Carla Bruce-Eddings
Oct 5, 2015 · 3 min read

Pregnancy and new motherhood have a curious effect on all of the people who are on the outside, looking in: they love to ask questions, to figure out what you’re thinking, how you’re feeling. “How are you?” I have always hated this question, the disingenuity of it, an empty parry of words to fill the air post-hello. We’re all guilty of it, including me: you ask, expecting a brief “I’m fine, how are you?” Mildly curious, at best. It’s clockwork. In the past few months there has been extra pressure for me to answer a bit more robustly, because I could hear the twinge of extra caring, extra curiosity — I was quite obviously pregnant, and later, quite obviously mothering a newborn, so the concern was smothered on. How are you? And I would begin the oral acrobatics of being truthful but not despairing, gamely injecting levity into my exhaustion. I’d rather plaster a photograph of my child on my face, a bar graph detailing the average hours of sleep I get per night: this is what people want, right?

I am going back to work tomorrow, after spending the past month out on extended maternity leave, and I am preparing myself for the deluge of questions. My alarm is going to go off around 5:30 am, which is roughly an hour or so after my daughter wakes, demanding milk. In fact, knowing this, settling back into sleep after that occurs will be nigh impossible. And then it will be time. I can already feel the biting air on my skin as I push the sheet back, the creak of the floor as I pad towards the bathroom. Washing my face, my hands, with wearied resignation: so this is it, then — double-checking my bag, slipping into my shoes, grabbing the keys that hang from their hook by the door. Fumbling back into my old routine, and leaving so much of myself behind. Eve, left behind. Me, folding myself back into a prescribed succession of tasks and responsibilities for hours and hours. Back into the strange, strained dichotomy of adult and child interaction, fielding multitudes of questions from young and old alike. Ms. Bruce, you’re back! Carla, you’re back! The winding hallways, the clanging lockers. Desperate glances at the clock.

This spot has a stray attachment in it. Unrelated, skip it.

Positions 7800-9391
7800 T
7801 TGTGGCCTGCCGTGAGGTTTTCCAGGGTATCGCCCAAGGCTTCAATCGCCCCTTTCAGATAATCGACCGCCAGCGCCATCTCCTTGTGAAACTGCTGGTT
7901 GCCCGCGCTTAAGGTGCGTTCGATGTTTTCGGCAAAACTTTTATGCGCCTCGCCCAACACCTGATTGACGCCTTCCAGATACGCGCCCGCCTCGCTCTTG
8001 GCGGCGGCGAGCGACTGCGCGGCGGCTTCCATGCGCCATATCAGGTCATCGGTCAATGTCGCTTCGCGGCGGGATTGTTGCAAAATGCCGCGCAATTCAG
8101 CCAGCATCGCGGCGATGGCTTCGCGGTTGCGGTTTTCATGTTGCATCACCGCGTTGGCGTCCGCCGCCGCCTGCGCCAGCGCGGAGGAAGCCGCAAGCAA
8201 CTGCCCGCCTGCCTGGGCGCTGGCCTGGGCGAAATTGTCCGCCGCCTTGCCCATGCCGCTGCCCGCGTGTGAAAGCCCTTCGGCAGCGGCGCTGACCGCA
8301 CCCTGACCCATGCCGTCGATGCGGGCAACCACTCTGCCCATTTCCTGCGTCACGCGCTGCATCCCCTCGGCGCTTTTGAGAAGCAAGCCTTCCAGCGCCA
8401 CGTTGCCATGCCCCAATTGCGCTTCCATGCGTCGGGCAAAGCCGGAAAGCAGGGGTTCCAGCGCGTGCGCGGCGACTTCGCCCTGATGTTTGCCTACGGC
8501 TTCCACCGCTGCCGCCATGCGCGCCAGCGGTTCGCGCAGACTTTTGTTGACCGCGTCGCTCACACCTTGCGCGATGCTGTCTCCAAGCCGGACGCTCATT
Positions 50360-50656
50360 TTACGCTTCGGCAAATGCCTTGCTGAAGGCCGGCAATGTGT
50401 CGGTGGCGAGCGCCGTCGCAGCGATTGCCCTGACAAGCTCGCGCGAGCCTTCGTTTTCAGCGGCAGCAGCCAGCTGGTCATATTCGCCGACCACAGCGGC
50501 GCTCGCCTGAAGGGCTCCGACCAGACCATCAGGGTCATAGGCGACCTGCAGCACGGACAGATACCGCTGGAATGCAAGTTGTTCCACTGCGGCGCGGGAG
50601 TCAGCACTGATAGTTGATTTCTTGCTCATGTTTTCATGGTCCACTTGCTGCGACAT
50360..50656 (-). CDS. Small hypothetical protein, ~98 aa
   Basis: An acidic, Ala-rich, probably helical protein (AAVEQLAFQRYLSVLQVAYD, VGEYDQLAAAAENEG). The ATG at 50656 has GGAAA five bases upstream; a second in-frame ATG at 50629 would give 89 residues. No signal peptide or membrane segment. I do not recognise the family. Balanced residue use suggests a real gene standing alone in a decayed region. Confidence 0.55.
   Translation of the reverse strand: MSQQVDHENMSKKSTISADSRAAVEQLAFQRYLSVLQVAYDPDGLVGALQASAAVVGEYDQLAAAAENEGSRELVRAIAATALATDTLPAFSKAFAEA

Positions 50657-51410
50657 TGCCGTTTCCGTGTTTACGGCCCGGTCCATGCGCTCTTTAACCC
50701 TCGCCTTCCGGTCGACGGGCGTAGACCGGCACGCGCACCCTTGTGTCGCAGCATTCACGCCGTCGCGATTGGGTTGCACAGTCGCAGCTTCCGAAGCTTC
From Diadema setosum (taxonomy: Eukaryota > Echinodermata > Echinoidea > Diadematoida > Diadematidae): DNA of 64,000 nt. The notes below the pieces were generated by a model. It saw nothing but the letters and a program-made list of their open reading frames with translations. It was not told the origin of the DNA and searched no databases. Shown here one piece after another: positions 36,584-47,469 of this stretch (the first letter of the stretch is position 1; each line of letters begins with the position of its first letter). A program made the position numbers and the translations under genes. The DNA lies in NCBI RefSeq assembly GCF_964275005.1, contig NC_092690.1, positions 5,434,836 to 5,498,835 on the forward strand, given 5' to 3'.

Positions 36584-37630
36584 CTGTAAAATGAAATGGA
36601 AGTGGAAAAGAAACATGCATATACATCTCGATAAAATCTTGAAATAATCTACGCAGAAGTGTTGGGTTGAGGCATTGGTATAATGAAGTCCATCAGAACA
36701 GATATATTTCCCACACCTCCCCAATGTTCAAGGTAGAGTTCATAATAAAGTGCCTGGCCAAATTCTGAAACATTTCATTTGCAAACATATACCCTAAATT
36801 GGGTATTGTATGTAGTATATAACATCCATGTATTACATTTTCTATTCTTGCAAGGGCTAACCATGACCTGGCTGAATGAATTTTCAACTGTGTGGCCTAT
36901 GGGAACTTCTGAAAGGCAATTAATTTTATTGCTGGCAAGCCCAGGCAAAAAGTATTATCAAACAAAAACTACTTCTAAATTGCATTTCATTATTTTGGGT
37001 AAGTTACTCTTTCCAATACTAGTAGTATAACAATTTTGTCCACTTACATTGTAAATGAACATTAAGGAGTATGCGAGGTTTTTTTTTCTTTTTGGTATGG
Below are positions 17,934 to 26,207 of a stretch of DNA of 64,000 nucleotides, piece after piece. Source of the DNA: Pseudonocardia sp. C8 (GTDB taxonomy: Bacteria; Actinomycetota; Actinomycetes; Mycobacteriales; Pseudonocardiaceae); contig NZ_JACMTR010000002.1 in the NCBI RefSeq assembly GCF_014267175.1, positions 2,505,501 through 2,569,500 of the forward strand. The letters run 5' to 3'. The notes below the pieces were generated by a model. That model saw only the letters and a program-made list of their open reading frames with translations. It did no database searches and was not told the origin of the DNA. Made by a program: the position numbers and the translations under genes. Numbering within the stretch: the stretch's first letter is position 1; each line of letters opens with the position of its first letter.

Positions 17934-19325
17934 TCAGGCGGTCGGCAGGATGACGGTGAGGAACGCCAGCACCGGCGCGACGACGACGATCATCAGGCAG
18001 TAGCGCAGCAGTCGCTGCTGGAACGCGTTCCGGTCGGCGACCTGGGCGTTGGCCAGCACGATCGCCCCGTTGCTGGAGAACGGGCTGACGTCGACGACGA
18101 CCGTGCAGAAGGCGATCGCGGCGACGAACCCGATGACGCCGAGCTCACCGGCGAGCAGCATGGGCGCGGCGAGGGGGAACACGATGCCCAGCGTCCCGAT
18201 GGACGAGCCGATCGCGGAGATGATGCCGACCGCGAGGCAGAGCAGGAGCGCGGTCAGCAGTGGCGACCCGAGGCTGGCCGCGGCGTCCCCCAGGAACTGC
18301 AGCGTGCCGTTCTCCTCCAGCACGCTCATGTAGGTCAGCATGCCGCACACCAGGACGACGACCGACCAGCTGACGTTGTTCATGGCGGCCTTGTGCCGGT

The irony of leaving my child to attend to other people’s children is not lost on me. I’ve railed against negligent and cruel maternity leave policies and pumped ounce after ounce after ounce of breast milk and cried bitterly in the night and yet here I still am, staring down a creeping tomorrow that will snatch me away. How are you? How’s the baby? I will create assignments and grade those assignments and muster up smiles for the students, so young and loud and bright. I will peer at their antics and wonder how my tiny infant can ever grow into a preteen, a teenager. I will tell my class to be quiet, repeatedly, and imagine Eve, who babbles more and more every day. The final bell will ring and I will race to collect her from the babysitter, elated to see her, to hold her, dreading the next day when I have to say goodbye again.

None of this is permanent. She is cycling rapidly through phases of growth that mean each week is different from the last. The seasons are changing. I have changed, and yet, here I still am, standing at the front of this room, facing new students, my old ones moving steadily onward, on their way out. Teaching is weird like that. The illusion of stagnancy as children grow before your eyes, and then leave. As your child grows before your eyes. None of this is permanent. But this is how it has to be, right now. So I’ll cradle her tonight, when she’s clinging to me in sleep, soft and warm. I’ll say goodbye to her tomorrow, because I have to. Say goodbye to long, quiet hours alone with her, settling into Mother, holding the world at bay. And tomorrow, when they ask — how are you? — I’ll say what I’m supposed to say. Something truthful, but not despairing.

Originally published at

Carla Bruce-Eddings

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writer, teacher, mama // getting in the mess